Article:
Amendments Proposed To Residential Tenancies Act

Apr 16, 2009 | Government News

Finance Minister Greg Selinger introduced proposed amendments to Manitoba’s Residential Tenancies Act which include provisions which would allow landlords to request a pet deposit.

“By allowing a landlord to collect a separate pet damage deposit, we are hoping more landlords will permit pets,” said Selinger. “The pet deposit would act as a damage deposit specific to any damage to a rental property caused by a pet.”

Landlords in Manitoba are not required to accept pets but, if they choose to do so, they would be entitled to collect a pet damage deposit of one half month’s rent in addition to the existing security deposit.

Other proposed amendments would give the director of the Residential Tenancies Branch authority to:

– Deal with tenancy agreements under which services such as meals, laundry or housekeeping services are provided by the landlord for a separate charge in addition to rent. Proposals include requiring a standard tenancy agreement be used which would set out the tenant services provided, written notice for any increase in the charge for tenant services and a process for dealing with claims against the tenant services security deposit.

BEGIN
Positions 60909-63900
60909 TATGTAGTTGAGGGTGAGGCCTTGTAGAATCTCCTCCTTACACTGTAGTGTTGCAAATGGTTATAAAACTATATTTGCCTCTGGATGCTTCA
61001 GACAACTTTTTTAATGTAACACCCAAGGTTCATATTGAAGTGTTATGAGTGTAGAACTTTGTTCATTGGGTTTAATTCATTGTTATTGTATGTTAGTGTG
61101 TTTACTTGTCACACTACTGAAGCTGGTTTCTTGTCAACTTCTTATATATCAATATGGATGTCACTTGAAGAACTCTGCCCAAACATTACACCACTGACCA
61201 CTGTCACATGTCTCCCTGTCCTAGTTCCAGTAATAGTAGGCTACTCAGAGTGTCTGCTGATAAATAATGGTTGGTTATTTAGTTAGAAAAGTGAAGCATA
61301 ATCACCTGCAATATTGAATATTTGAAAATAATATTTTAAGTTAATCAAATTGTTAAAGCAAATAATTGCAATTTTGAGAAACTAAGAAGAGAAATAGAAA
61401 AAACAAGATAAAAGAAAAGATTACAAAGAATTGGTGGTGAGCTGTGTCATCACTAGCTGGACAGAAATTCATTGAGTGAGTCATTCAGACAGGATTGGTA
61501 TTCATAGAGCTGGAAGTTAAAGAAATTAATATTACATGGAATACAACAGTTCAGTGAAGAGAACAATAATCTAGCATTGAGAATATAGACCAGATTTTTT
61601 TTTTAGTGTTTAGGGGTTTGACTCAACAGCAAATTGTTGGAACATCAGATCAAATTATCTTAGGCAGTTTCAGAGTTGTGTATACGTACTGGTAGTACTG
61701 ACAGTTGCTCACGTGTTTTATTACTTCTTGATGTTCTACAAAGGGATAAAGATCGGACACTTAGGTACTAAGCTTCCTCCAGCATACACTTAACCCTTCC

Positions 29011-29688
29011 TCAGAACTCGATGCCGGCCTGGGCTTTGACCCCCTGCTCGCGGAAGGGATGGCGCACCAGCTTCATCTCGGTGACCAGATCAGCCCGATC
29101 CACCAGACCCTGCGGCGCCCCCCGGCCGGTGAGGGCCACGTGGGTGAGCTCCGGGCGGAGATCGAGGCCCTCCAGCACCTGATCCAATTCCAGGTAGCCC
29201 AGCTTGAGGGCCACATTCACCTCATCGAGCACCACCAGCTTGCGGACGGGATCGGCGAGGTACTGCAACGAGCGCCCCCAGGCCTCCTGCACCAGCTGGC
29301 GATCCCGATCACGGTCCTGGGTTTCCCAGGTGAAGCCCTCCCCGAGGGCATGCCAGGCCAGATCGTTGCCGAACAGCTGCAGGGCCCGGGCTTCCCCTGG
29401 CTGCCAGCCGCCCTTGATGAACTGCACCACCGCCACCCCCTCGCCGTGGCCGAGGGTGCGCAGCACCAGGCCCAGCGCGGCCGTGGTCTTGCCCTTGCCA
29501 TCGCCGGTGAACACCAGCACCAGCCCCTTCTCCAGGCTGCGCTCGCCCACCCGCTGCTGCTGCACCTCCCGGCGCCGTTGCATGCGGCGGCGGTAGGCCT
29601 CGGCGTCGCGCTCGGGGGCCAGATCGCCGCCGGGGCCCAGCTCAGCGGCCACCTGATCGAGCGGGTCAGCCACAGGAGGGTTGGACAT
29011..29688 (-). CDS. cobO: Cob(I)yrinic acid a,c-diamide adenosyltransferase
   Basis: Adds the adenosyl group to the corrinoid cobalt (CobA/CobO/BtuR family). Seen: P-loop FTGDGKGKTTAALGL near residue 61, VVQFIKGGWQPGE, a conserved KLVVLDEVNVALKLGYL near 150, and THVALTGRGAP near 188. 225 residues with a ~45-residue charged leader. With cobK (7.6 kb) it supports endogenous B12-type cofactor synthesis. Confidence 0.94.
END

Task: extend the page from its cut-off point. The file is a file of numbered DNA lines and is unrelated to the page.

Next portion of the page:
– Determine claims by landlords against guarantors where a tenant has defaulted in their obligation under a tenancy agreement such as paying rent.

– Impose administrative penalties on landlords and tenants for failing to comply with orders made under specified sections of the act or contravening those sections, such as a landlord’s duty not to withhold vital services and a tenant’s duty not to impair the safety of others in the building.

“We are pleased to introduce additional protections for seniors. Hospitality services such as meals, laundry and housekeeping will now be covered by the act. If landlords want to increase the rates charged for these services or withdraw or reduce services, they will now have to adhere to the conditions under the Residential Tenancies Act such as providing notice and opportunities for appeals,” said Selinger.

In addition, to streamlining hearings before the Residential Tenancies Commission on appeal, the amendment would give authority for certain matters to be heard by the chief commissioner or a deputy chief commissioner instead of a panel of three commissioners.

The bill can be seen at

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